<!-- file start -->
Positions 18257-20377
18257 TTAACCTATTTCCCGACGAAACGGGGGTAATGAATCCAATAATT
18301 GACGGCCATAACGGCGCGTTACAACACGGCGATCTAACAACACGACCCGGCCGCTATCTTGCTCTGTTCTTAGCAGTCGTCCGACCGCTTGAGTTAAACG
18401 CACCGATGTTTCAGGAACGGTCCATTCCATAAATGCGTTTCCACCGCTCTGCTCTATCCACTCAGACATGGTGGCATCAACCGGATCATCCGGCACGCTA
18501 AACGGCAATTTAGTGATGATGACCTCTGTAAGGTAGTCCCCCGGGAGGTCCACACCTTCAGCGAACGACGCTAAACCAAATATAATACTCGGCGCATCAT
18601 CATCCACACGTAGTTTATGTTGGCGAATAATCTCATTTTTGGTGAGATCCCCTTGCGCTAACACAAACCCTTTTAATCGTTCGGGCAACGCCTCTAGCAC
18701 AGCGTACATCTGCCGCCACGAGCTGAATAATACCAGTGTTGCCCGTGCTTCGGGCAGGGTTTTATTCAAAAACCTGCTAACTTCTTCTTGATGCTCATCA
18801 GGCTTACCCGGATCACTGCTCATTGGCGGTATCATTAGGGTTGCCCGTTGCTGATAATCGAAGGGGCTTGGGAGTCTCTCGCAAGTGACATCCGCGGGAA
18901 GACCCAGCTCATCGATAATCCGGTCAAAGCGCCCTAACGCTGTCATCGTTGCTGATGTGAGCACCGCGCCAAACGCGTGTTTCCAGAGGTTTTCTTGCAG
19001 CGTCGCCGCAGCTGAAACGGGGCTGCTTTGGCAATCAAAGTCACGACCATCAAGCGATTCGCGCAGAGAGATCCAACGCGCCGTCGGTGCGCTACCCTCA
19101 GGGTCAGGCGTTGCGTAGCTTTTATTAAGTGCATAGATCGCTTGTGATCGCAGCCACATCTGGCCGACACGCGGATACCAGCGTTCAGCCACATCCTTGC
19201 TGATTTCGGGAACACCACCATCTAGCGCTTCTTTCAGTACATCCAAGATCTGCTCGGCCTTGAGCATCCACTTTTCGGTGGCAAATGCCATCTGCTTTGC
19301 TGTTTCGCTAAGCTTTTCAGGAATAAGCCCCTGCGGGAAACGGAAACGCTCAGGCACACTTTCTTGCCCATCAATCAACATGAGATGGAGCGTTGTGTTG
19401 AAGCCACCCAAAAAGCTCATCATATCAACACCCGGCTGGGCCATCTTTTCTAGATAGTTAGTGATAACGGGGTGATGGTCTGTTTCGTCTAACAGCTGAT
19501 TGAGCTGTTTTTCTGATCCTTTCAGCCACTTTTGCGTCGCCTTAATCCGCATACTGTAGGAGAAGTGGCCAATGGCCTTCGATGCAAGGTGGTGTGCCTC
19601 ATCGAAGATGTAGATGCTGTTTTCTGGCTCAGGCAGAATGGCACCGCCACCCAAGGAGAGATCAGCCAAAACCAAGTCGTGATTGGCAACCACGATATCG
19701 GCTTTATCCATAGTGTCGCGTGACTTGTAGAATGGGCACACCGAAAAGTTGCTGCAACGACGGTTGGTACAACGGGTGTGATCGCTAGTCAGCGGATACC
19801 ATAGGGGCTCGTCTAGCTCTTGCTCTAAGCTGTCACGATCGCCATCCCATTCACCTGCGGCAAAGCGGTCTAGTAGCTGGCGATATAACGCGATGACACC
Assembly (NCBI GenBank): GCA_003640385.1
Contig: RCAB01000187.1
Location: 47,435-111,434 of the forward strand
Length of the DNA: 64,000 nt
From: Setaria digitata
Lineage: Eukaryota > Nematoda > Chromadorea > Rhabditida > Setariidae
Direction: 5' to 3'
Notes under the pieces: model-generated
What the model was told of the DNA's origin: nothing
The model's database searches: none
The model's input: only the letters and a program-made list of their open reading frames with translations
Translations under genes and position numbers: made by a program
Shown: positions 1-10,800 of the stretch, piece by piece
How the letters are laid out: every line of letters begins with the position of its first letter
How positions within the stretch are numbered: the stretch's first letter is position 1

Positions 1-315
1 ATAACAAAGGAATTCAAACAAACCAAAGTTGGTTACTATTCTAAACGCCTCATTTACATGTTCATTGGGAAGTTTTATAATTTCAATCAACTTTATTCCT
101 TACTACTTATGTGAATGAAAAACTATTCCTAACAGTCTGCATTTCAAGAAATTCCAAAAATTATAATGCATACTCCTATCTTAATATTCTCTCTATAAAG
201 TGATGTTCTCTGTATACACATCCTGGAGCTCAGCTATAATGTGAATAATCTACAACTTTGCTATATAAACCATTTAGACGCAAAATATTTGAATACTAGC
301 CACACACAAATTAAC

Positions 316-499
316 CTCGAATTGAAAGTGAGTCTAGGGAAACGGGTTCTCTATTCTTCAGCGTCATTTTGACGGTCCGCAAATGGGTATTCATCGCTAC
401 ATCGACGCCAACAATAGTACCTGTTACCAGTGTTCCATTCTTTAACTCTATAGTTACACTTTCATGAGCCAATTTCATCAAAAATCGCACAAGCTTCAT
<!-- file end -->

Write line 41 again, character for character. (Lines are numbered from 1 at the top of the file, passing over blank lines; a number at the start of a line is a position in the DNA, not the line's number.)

401 ATCGACGCCAACAATAGTACCTGTTACCAGTGTTCCATTCTTTAACTCTATAGTTACACTTTCATGAGCCAATTTCATCAAAAATCGCACAAGCTTCAT